Donald Trump urged other nations to reject globalism and embrace patriotism at a speech to the United Nations that was interrupted by derisive laughter from other world leaders. In the course of the bombastic address, Trump highlighted the achievements of his presidency, lashed out at enemies – Iran foremost among them – and railed against multilateralism in its spiritual home, the UN general assembly (UNGA). The president arrived late for the summit, only leaving Trump Tower at the time he was due to speak.
"Although Brett was normally reserved, he was a notably heavy drinker," the Supreme Court nominee's Yale roommate says.
"The missiles and rockets are no longer flying in every direction, nuclear testing has stopped, some military facilities are already being dismantled," Trump said in his speech to the annual United Nations General Assembly. "I would like to thank Chairman Kim for his courage and for the steps he has taken, though much work remains to be done," Trump said. "The sanctions will stay in place until denuclearization occurs." Trump's remarks on North Korea were dramatically different from those in his speech last year at the U.N. assembly, when he threatened to "totally destroy" North Korea and mocked the North Korean leader as "Rocket Man" on a "suicide mission." Trump held an unprecedented summit with Kim in Singapore in June which yielded a broad pledge by Kim to "work towards" denuclearization of the Korean peninsula.
UNITED NATIONS (AP) — President Donald Trump poured scorn on the "ideology of globalism" and heaped praise on his own administration's achievements Tuesday in a speech to the U.N. General Assembly that drew headshakes and even mocking laughter from his audience of fellow world leaders.
Trump, during a meeting with South Korean President Moon Jae-in at the United Nations, said: "Chairman Kim has been really very open and terrific, frankly. Trump and Kim met for an unprecedented summit on June 12, and Trump has been keen on a second meeting, even though some U.S. officials and most analysts say Pyongyang has yet to show it is prepared to give up a nuclear arsenal that threatens the United States. U.S. Secretary of State Mike Pompeo told a news briefing earlier on Monday he hoped to travel back to North Korea before the end of the year to make final preparations for a second summit, which he said he was "confident" would happen.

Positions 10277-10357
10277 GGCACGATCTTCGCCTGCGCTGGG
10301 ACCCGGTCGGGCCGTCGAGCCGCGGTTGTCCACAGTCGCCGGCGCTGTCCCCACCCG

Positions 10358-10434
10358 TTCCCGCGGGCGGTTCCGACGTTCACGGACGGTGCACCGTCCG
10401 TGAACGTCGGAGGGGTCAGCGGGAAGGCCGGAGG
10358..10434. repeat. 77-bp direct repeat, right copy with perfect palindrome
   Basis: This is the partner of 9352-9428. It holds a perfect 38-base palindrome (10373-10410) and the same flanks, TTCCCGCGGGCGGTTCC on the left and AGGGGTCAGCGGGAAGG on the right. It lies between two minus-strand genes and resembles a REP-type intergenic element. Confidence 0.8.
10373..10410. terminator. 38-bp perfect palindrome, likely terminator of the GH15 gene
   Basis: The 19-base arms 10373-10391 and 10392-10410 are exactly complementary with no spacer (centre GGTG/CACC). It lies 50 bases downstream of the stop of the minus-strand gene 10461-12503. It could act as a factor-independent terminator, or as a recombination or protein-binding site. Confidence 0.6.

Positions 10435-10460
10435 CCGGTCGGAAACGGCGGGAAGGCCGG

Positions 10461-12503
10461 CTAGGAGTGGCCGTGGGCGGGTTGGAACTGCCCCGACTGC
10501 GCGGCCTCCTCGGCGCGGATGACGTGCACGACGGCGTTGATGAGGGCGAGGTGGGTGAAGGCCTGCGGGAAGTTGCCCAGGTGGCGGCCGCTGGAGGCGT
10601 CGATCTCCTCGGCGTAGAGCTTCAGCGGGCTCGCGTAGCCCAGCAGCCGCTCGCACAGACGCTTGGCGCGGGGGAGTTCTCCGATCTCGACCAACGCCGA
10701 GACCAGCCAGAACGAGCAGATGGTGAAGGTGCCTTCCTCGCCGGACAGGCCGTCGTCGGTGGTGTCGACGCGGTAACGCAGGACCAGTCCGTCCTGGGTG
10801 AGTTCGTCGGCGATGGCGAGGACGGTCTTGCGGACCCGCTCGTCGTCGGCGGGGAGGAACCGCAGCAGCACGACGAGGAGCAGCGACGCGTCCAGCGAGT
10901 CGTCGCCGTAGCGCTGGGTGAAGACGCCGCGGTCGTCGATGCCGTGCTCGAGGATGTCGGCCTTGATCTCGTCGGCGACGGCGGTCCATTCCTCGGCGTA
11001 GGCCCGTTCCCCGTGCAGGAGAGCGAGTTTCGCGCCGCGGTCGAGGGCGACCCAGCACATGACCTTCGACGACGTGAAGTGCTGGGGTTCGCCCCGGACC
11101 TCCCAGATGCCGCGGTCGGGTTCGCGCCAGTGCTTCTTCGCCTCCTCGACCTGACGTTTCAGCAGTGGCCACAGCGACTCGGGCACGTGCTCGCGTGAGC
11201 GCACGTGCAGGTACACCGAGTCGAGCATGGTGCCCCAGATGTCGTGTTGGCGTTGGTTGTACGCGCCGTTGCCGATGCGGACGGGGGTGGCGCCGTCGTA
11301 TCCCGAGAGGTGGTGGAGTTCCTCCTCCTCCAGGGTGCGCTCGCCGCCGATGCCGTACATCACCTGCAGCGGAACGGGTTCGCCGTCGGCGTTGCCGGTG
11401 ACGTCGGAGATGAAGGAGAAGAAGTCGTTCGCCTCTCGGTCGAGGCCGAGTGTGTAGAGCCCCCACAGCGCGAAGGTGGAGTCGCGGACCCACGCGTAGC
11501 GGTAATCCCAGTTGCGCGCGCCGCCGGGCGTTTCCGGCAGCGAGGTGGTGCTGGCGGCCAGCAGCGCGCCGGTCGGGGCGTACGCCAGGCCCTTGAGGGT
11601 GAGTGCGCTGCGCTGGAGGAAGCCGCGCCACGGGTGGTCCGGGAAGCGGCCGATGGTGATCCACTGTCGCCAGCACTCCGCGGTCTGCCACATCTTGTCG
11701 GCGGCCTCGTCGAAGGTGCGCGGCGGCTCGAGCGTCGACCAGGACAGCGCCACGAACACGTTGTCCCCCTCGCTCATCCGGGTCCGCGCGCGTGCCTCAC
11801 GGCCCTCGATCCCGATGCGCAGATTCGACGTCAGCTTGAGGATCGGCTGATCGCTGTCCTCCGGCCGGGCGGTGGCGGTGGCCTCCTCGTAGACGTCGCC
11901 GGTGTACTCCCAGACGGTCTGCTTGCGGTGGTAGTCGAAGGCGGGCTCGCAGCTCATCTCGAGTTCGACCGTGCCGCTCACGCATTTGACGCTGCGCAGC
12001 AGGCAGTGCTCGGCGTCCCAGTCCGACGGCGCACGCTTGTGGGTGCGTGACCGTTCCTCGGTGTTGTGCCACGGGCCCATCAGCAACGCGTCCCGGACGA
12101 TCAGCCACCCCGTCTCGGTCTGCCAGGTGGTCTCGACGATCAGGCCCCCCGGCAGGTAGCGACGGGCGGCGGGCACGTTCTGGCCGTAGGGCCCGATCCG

WASHINGTON — When President Trump made his first visit to the United Nations last year, he ridiculed North Korea's leader, Kim Jong Un, as a suicidal “rocket man” and threatened to “totally destroy” his country. He also vowed to rip up the Iran nuclear deal, which he called an “embarrassment to the United States.” This week, he returns to trumpet the overture he has since made to the North Korean leader, whom he now calls “very honorable,” despite evidence that Kim continues to build a nuclear arsenal. And although he has dealt his long-promised blow to the nuclear deal, he has also said he would “always be available” for a meeting with Iran's president, Hassan Rouhani. For Trump's advisers,
North Korea and Iran will dominate this week's gathering of world leaders at the United Nations, where President Donald Trump will be in the spotlight as he continues to upend global diplomacy. After warming up to North Korean leader Kim Jong Un and ditching the Iran nuclear deal, the unpredictable Trump takes the podium on Tuesday to face foes and increasingly uneasy allies at the UN General Assembly.
This past week's dramatic Pyongyang summit meeting between South Korean President Moon Jae-in and North Korean leader Kim Jong Un triggers memories of mawkish Pyongyang pageants past. The last, in October 2007, featured South Korean President Roh Moo Hyun and the second-generational North Korean despot, Kim Jong Il. Wishing to present a special banquet for his host, Roh went all out. He brought with him an expert proprietress of Korean royal cuisine, a legion of chefs, and the finest ingredients harvested from each of the South's eight provinces for an elaborate playacting of the sumptuous court banquets featured in the popular TV series, “Dae Jang Geum,” (“Jewel in the Palace”), of which Kim